Google+ August 2008 Commentaries - White Horse Inn

August 31, 2008 Commentary:
Vote For Jesus!

Hello and welcome to broadcast of the White Horse Inn. "The Revolutionary" writes Richard Mosier in The American Temper, "could not more admit a sovereign God than he could a sovereign king. Rulers henceforth rule only by the consent of the governed. The God of Puritanism, stripped of his antique powers had no recourse but to enter as a weakened monarch into the temple of individualism and there to seek refuge." It really is remarkable the extent to which the democratic experiment has not only been about politics and liberty in the civil sphere, but about religion and people's relationship before a holy God. In the United States of course there is a long history of the effect and influence of human-centered systems of religion. The attempt to give human beings more freedom than they felt like they had under classic historic orthodox Christian teaching. At Harvard, which was called the "salt of the nations" by the Puritans, already you began to see signs of cracks in the wall, with the denial of original sin in 1757 as the Reverend Samuel Webster, a Harvard graduate wrote, "A winter evening's conversation on the doctrine of original sin." As Peter Gay and his wonderful book The Rise Modern Paganism describes it, "In Arminius' sermons Calvinism is softened to gentle instruction designed to lead sinful men to a reform of their lives." Before the middle of this century according to Richard Hofstadter in his Pulitzer Prize winning book Anti-intellectualism in American Life, "Arminianism was openly espoused by respectable ministers, out cries against Arminianism, though often not technically correct, thus had a certain truth. The truth that many New Englanders had ceased to believe in their beliefs."

According to University of Chicago historian William Warren Sweet, "Arminianism became the theology of the common man because it jived with his experience. As a practical man he disliked dogmatic subtlety and philosophical abstraction. From the middle of the 18th century onward, a whole series of revolts against Calvinism were in the making in America. The first was the gradual rise of a social caste especially in and around Boston composed of families made up chiefly of prosperous merchants and professional men to whom the doctrines of Calvin had become increasingly repugnant. Their success in achieving their own wealth convinced them that they were the masters of their own fates. This was not true only for the Bostonian elite but for the frontiersmen as well" writes Sweet. "The Calvinistic idea that man had nothing to do with his own salvation made little sense to the frontiersman that knew only too well that his temporal salvation was in his own hands. Calvinistic missionaries would report that a whole region was destitute of religion even though numerous other religious bodies were active in the territories."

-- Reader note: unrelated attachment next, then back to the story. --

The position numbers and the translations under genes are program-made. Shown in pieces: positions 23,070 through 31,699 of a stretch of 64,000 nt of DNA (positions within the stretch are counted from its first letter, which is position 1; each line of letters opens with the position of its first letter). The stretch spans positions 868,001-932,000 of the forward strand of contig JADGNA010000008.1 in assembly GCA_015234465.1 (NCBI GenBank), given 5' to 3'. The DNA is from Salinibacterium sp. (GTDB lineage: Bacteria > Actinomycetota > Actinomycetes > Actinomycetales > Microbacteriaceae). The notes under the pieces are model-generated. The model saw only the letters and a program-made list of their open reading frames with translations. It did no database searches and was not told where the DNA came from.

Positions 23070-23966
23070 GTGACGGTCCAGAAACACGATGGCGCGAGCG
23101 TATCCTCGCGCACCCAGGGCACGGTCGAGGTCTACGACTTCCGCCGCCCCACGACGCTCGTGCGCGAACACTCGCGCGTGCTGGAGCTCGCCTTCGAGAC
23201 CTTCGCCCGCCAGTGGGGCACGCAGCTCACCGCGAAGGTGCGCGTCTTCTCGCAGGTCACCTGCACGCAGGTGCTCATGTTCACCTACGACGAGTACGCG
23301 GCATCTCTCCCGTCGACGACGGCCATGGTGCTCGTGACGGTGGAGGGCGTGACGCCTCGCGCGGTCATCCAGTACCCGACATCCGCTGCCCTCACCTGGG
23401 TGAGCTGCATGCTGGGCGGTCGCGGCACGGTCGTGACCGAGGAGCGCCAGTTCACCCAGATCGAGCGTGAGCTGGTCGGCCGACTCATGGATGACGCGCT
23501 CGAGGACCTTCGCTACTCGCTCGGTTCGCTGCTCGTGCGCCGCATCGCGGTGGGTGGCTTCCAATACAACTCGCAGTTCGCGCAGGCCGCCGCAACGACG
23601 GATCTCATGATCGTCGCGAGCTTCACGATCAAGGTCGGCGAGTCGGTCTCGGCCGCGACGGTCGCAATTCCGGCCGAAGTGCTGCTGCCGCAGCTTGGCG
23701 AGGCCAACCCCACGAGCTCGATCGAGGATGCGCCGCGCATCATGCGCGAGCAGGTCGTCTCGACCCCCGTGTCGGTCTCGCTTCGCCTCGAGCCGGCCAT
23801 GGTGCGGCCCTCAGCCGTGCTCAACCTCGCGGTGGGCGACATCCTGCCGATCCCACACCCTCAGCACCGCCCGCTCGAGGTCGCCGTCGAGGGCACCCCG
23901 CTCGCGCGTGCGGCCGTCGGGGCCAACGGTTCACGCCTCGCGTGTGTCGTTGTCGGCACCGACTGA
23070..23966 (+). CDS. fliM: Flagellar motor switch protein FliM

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August 24, 2008 Commentary:
American Deism

Hello and welcome back to another broadcast of the White Horse Inn. In this broadcast we are going to be talking about American Deism. What was the religion of many of our founding fathers? One of the things that sort of drives the confusion of Christ with all sorts of political ideologies and programs, both on the left and the right, has always been this sense of America's destiny as part of God's plan and salvation from sin and death being correlated in some way with America's mission in the world. In this program we are going to look at the religion of many of our founding fathers in part in an effort to deconstruct the myth of a Christian America so that once again in our churches in America we can focus on Christ instead of the cult of the founding father and their vision of a so-called Christian America.